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Welcome to the DebiLyn Smith blog site. If you like what you read here, check out her website at

Thursday, June 19, 2014

Bone Density Scan IS for Wimps

Something new everyone. I was sent for a bone density scan last week.
The best news is it didn't hurt! There was no pain, no blood drawn, no contortoning  my limbs into pretzel positions. 

Being sent for a bone density scan can be as easy as going to the salon. Probably easier.

For me, getting to Prince George, a 3.5 hour drive down the highway, for the date I was given was the biggest issue. But here in the mighty north we have a solution called the Northern Health bus, where for the meager price of $10 one way, I was picked up, suitcase in hand, by the driver of a very large bus, complete with total wheel chair accessibility and gaped seating space and washroom, and left to sit back and enjoy someone else's driving down the highway.( or 1-888-647-4997)

What pleasure! I sat far enough back in the bus to not notice what was happening between the driver and the road. I pulled out my book, snuggled in and lost myself to someone else's world for a bit. A quick stop for another passenger (that made three of us) in Vanderhoof and we continued along, arriving in P.G. well ahead of the estimated four hour journey.

With the bus getting in at 7 pm, I had to overnight to make my appointment the following day at 11 am. This might be an issue with some, but there are hotels/motels in PG that will give you a medical discount for the asking.. And there's always the new Canadian Cancer Society's Kordyban Lodge that will take cancer related guests for $45 a night and non cancer related guests for $55 a night, three meals included.(Call them for info and reservations at 250-562-3535)
I was fortunate to stay with family overnight.

So, refreshed and full from an amazing power shake my sister-in-law  made, I arrived at the University Hospital of Northern BC. A volunteer in a pink jacket pointed upstairs, explaining the X Ray department was that way and down the corridor.
I arrived at the X Ray department and took a number where once called, I was checked-in and handed a form to give up at my next stop which was further down the same hallway.

Because I had a zipper in my pants, I was given a pair of flannel shorts to change into before being ushered into a darkened, small bedroom-sized exam room. I sat on the paper-lined stretcher/bed and answered questions about whether I had abstained from consuming extra calcium tablets before this exam as I'd been told.

I was then weighed and measured for height, an important step as you will soon see.

After lying down on the padded slab, a large cloth-covered box was placed beneath my knees, probably to force my spine further into the slab? A large white curved-headed machine came to life and like a scanner on a printer, it whirred as it moved slowly along the direction of my torso from my knees to my belly button. The head itself was a good foot and a half away from my body. No enclosure like in an MRI or something surrounding you like in a CT scan.
The process was repeated with the box removed and my legs lying flat in a divider to space my legs a certain distance apart. 

Easy, peasie, possibly more so because this was my second bone density scan. I had one two years ago to set "a marker" or a base for doctors to go by while I am on the cancer adjuvant therapy Letrazole. Letrazole is an anti-estrogen pill that can mess with your chances of osteoporosis and should be monitored for this.
I took a minute to discuss what the tech immediately could see from the results on her computer screen. A four cm change in my height kind of shocked me a bit.  I am no longer the 5'7 I have bragged about. I am a shorter 5'6 and change and going down. When did that happen?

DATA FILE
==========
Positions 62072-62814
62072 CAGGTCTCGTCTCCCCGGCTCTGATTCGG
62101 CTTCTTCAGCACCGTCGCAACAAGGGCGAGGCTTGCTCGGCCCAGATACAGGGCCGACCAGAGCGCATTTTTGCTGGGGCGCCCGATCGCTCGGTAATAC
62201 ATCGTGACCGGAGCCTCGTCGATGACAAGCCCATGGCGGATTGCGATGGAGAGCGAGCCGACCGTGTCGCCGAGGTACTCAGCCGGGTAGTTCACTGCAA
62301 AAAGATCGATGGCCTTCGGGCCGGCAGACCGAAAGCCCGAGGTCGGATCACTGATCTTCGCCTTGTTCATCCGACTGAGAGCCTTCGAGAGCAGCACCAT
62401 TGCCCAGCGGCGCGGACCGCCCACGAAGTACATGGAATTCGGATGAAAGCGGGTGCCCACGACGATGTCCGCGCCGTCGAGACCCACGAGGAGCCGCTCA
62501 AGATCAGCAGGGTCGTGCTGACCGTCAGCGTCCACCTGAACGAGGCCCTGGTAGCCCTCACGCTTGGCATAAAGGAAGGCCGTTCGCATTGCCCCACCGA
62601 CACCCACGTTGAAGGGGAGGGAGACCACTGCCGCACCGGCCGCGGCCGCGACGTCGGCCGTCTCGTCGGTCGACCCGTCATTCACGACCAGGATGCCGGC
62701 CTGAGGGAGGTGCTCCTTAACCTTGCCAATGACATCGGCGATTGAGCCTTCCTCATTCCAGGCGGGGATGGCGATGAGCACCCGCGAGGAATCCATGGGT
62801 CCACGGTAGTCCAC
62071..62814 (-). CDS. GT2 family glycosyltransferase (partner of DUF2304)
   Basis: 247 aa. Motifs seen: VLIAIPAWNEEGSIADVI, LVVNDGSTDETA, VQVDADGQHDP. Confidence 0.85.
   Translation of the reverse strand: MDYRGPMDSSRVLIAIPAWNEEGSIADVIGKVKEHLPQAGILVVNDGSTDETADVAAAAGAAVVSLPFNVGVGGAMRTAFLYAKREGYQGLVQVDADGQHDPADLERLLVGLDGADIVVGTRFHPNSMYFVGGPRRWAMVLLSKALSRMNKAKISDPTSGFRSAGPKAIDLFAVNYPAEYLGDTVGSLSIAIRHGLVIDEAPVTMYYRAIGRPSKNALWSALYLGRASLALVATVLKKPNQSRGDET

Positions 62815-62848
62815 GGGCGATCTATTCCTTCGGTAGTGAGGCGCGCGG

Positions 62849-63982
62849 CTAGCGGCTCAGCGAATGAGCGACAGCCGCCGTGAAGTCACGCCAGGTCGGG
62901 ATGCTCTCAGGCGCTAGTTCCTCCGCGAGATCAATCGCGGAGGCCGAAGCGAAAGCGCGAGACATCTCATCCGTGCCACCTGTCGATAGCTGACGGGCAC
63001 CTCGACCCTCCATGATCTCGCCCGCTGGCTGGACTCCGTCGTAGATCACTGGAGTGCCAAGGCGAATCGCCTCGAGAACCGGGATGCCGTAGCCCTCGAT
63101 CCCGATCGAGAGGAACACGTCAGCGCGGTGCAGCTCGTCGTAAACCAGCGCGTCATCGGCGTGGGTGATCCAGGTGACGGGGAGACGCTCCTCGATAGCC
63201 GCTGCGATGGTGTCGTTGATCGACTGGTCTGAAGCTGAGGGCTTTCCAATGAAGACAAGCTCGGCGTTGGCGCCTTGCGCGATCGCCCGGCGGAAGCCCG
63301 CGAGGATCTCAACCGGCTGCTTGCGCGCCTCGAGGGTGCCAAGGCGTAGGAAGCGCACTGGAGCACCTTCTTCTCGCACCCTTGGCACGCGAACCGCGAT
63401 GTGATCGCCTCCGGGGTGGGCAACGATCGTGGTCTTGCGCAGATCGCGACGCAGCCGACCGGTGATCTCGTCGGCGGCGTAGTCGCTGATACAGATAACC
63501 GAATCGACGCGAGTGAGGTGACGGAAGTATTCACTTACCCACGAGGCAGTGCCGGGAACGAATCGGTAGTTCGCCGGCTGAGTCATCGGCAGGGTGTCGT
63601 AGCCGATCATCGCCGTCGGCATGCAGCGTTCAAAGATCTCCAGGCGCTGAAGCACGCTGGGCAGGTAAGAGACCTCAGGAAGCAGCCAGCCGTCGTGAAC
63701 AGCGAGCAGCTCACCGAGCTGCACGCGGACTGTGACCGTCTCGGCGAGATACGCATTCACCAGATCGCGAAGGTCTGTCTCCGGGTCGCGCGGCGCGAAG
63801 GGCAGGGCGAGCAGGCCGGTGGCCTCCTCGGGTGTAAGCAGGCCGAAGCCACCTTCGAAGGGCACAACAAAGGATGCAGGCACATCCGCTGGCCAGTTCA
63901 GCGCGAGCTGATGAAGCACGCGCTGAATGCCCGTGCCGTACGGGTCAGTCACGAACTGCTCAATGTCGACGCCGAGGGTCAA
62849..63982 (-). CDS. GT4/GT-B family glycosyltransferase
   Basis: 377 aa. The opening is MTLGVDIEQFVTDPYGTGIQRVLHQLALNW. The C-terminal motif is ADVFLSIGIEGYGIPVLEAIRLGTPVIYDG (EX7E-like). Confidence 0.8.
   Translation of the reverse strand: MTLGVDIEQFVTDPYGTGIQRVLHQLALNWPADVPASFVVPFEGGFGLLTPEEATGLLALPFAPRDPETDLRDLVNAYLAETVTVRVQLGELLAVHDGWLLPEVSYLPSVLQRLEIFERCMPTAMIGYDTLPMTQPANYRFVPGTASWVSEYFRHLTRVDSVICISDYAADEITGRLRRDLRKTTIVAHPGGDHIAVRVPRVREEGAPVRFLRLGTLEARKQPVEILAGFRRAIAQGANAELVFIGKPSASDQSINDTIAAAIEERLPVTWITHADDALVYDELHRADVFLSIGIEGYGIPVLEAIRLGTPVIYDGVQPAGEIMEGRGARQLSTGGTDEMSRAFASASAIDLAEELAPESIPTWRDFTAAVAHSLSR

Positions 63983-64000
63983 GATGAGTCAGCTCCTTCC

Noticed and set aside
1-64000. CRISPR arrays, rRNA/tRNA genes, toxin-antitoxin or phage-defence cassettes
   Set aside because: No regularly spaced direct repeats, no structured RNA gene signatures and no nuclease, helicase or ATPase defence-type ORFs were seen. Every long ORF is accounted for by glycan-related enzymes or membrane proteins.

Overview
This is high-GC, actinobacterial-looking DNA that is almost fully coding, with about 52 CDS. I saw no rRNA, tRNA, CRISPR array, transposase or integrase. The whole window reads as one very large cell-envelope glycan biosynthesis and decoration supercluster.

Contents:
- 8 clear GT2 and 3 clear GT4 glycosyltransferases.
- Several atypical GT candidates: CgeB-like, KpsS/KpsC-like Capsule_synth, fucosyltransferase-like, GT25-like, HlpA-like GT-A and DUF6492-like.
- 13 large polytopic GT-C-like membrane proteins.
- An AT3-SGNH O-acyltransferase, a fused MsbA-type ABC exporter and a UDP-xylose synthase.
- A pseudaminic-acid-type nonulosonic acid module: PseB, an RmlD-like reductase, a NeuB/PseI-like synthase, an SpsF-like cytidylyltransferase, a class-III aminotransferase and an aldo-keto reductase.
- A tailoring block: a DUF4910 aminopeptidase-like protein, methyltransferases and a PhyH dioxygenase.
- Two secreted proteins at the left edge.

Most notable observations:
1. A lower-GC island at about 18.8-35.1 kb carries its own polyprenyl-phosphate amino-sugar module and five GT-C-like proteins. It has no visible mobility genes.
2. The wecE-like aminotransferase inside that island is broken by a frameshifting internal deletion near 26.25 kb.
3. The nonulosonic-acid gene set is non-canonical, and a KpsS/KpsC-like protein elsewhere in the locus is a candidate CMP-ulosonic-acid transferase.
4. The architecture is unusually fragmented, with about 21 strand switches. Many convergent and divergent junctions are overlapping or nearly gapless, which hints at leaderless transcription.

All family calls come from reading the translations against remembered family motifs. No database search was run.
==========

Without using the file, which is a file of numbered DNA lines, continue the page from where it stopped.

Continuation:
This illustration shows gradual progression of bone density deterioration after the age of 35.

When you're about 30-35 the tech told me, you have reached maximum height and you will start to decline (or something like that...I don't quote well). According to, " After age 30, bone resorption slowly begins to exceed new bone formation. This leads to bone loss. Bone loss in women occurs fastest in the first few years after menopause, but bone loss continues into old age. Factors that can contribute to bone loss include having a diet low in calcium, not exercising, smoking, and taking certain medications such as corticosteroids. Corticosteroids are medications prescribed for a wide range of diseases, including arthritisasthma, inflammatory bowel disease, lupus, and other diseases. Corticosteroids may cause osteoporosis when used chronically.

So when I turned 40 and then 50 there was more to complain about than just memory, hearing and energy loss. I am the Shrinking Woman. Now what would be the positive spin for this?All I can think of is losing my hard earned privilege of riding the bumper cars at the Fall Fair. You have to be taller than the sign to get on!
Positive. Positive. Give me a minute, I'm still thinking...
Nope, maybe YOU can tell me what is positive about getting smaller? Alice in Wonderland found it handy. Surely we can too?

Tuesday, June 10, 2014

Post Breast Recon Update

It has been a year since my breast reconstruction surgery in Prince George. One year of a full cup on both sides of my brassiere. Over 365 days of looking at the normalcy beneath my shirt. Cancer took half of my breast away as the surgeon had to remove not only the tumor but enough around the tumor to try and get any spread tentacles or wisps of cancerous tissue.And now I have it back!

I have been on the post cancer treatment drugs of Tamoxifen and now Letrizole for three years now and I must tell you that the intensity of the hot flashes and the aching joints DOES wane. Either that or I don't notice them as much? No, I am sure they are less frequent and less intense. I also know what brings them on, like drinking hot beverages, red wine, spicy foods and stress. So sometimes I know when I am going to get one but do it to myself anyways. Sometimes it's worth it.